When Davina Thompson entered into the catfish trapping competition as part of the Te Arawa Games, she never imagined it would spark a passion for eradiating the pests – and a job.
Today, her volunteering has morphed into a role with Te Arawa Lakes Trust, helping others spark a passion in netting the pest and controlling their spread around the lakes.
For Davina, it’s a chance to extend her Ngati Rangitihi roots and better contact with the lakes.
“I love being out on our lakes and knowing what we do is protecting our lakes.”
Her five children, aged between 18 and 10 months all help.
“They love the land, the lakes, the whenua. They now have a relationship with that piece of paradise.”
The paradise Davina is referring to is Rotoiti’s Te Weta Bay, where the bulk of the catfish netting takes place.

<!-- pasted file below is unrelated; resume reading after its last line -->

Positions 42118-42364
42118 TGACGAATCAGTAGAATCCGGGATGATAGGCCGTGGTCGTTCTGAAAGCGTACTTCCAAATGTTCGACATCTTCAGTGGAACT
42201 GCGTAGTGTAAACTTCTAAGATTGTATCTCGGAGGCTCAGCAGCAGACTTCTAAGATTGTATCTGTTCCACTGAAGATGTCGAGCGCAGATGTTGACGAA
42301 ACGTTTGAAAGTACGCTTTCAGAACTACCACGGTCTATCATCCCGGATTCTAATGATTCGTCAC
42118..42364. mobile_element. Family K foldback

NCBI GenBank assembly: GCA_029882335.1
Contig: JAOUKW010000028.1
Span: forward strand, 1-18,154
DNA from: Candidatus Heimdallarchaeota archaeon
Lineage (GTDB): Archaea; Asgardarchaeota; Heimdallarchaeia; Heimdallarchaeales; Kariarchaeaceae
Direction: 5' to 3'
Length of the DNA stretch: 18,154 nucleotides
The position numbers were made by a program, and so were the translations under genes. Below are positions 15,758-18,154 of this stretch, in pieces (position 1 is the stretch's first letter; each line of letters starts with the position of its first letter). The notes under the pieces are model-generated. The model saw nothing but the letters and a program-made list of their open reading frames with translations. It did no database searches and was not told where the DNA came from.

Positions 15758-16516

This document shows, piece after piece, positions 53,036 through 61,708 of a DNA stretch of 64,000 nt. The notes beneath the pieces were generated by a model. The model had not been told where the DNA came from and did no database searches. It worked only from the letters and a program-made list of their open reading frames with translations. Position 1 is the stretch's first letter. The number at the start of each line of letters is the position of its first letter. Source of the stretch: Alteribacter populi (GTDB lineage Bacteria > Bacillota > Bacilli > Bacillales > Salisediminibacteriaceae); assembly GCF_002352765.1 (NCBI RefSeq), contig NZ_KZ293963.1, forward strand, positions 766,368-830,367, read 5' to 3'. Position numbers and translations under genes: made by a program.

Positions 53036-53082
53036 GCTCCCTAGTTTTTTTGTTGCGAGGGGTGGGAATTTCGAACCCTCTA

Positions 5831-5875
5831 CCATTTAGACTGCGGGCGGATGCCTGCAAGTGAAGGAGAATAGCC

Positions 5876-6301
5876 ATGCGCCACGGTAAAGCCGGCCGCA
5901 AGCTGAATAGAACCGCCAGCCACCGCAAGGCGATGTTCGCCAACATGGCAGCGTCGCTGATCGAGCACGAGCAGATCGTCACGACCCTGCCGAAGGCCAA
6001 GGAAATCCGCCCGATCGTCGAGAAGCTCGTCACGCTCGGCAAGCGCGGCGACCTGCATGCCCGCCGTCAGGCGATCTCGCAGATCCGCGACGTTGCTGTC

“It feels really good to know we are doing out bit to preserve our lakes and our future. We are from Matata so don’t get to connect to our lakes as often. This is a good way to connect to our whakapapa.”
Davina says when the opportunity came up to transition from volunteering into a paid role she jumped at it.
“It’s like a dream for me, it’s not even work.”
Davina says she has always been passionate about protecting the environment
“I did my first protest when I was 11 and Greenpeace came to Matata.”
A particular highlight in her work through Te Arawa Lakes Trust is seeing the interest in the next generation and the interest they are showing.
“We’ve been working with the schools in Kawerau who are get involved.”
For Davina, it’s also tied in well with her own studies towards a Masters of Indigenous Studies, which includes her looking at the impacts of maramataka (the Māori lunar calendar) and its impact on catfish numbers.
Te Arawa Lakes Trust environment manager Nicki Douglas says TALT is thrilled to have Davina on the team.
“She has a great way with people a passion for te taiao and the flexibility of part time works for her whanau and our volunteers.’